Been having fun playing with Google Map’s Quest feature, creating some lo-fi Austin scenes. I’m sorry to say that this is likely a Google April Fools’ joke, as I kind of like poking around places as though they were background scenes from a forgotten third-tier Sierra adventure. I’ve posted a handful of Austin 8Bit pics on Flickr — what other locations would be good choices?
Notes about retro
Thanks to the Alamo Drafthouse’s always-amazing preshow entertainment reels, Marsha and I have had this Three Stooges earworm stuck in our head for the past week. Maybe now you’ll be stuck with it too.
(PS for cartoon fans: this song is the origin of a classic Dale Gribble-ism)
It’s the 50th anniversary on Sunday of the IBM Selectric, the typewriter that revolutionized modern office equipment. Removing those antiquated mechanical keys attached to individual type bars, the Selectric introduced the crazy golf ball thing seen above, rapidly rotating the correct letter into place before striking the paper (unlike older typewriters, the paper stayed put and the ball + ink ribbon moved). Users could even swap out their golf ball for one of many with a different font set, a feature now taken for granted with our magical computers.
Retro-sexy enough to be featured in the 1960 world of Mad Men (the model they use is somewhat anachronistic), solid enough to be Hunter S. Thompson’s preferred machine (his was red), but with enough geek cred to be used as an electromechanical computer terminal interface (six-bit character encoding!).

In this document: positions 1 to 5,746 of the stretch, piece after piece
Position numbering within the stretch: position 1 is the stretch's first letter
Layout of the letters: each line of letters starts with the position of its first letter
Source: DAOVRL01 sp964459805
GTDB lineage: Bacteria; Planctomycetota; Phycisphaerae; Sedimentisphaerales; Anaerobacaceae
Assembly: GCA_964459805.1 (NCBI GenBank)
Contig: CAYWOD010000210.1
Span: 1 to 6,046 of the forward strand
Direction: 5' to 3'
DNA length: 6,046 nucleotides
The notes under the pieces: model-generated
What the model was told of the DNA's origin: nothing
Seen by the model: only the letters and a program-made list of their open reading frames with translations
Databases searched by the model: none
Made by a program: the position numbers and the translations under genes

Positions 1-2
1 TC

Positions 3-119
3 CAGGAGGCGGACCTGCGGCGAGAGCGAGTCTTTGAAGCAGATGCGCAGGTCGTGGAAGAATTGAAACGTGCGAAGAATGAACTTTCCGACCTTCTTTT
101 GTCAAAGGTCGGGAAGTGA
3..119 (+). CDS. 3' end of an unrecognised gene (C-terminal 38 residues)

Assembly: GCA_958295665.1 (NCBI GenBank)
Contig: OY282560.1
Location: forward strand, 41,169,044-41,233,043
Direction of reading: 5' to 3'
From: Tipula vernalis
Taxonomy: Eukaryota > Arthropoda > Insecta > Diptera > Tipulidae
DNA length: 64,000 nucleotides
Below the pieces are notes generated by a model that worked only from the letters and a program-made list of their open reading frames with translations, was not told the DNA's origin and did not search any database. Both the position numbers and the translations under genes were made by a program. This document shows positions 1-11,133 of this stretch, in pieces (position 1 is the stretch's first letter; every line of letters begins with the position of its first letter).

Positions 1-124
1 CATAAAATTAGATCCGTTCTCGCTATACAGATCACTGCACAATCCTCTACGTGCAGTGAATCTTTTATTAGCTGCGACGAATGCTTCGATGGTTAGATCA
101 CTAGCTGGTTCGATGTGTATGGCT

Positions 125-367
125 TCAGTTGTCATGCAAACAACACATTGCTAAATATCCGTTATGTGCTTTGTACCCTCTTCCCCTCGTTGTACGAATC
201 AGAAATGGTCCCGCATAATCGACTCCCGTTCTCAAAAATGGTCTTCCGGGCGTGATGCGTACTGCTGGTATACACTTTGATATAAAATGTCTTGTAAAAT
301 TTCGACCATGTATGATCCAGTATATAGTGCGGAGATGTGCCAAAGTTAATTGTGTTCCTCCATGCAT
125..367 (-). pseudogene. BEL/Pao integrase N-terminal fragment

My office’s supply room still stocks some of these balls, even though I can’t imagine there are many typewriters left. I’d better go stock up.
(Via El Reg)
From a 1950 issue of Popular Science, an ad featuring Bell Lab’s early multi-frequency signaling keyboard for connecting long distance phone calls, in the era just before DTMF dialtones were introduced to America’s households.
(Via the always-interesting History of Phone Phreaking blog, which links to a couple of other good vintage Bell Labs ads)
The world’s only working (modern) Pallophotophone plays 80-year-old NBC radio broadcasts:
The pallophotophone was an early audio recorder created by GE researcher Charles Hoxie in 1922. Rather than using magnetic wire or lacquer disks, the device captured audio waveforms on sprocketless 35 mm film as a series of 12 parallel tracks reflected from a vibrating mirror. It was used to record some of the world’s oldest surviving radio broadcasts on Schenectady, New York radio station WGY between 1929 and 1931.
As a forgotten optical medium, I guess its more modern analog would be laserfilm discs. Sort of working along the right path, but just not practical compared to other media coming out at the time. There’s more about the rediscovered pallphotophone recordings on the GE Reports blog.
Interactive Audio Visual installation for
Mekanism’s “After School Special” art show
location: gray area foundation for the arts http://www.gaffta.org/
concept/construction : suryummy
visuals : suryummy
audio : suryummy, herbie hancock, various manipulated retro logos
software : VDMX
This is like a model of the world I wanted to live in when I was a kid, somewhere between Tron’s MCP mainframe world, Cybertron, and Marble Madness.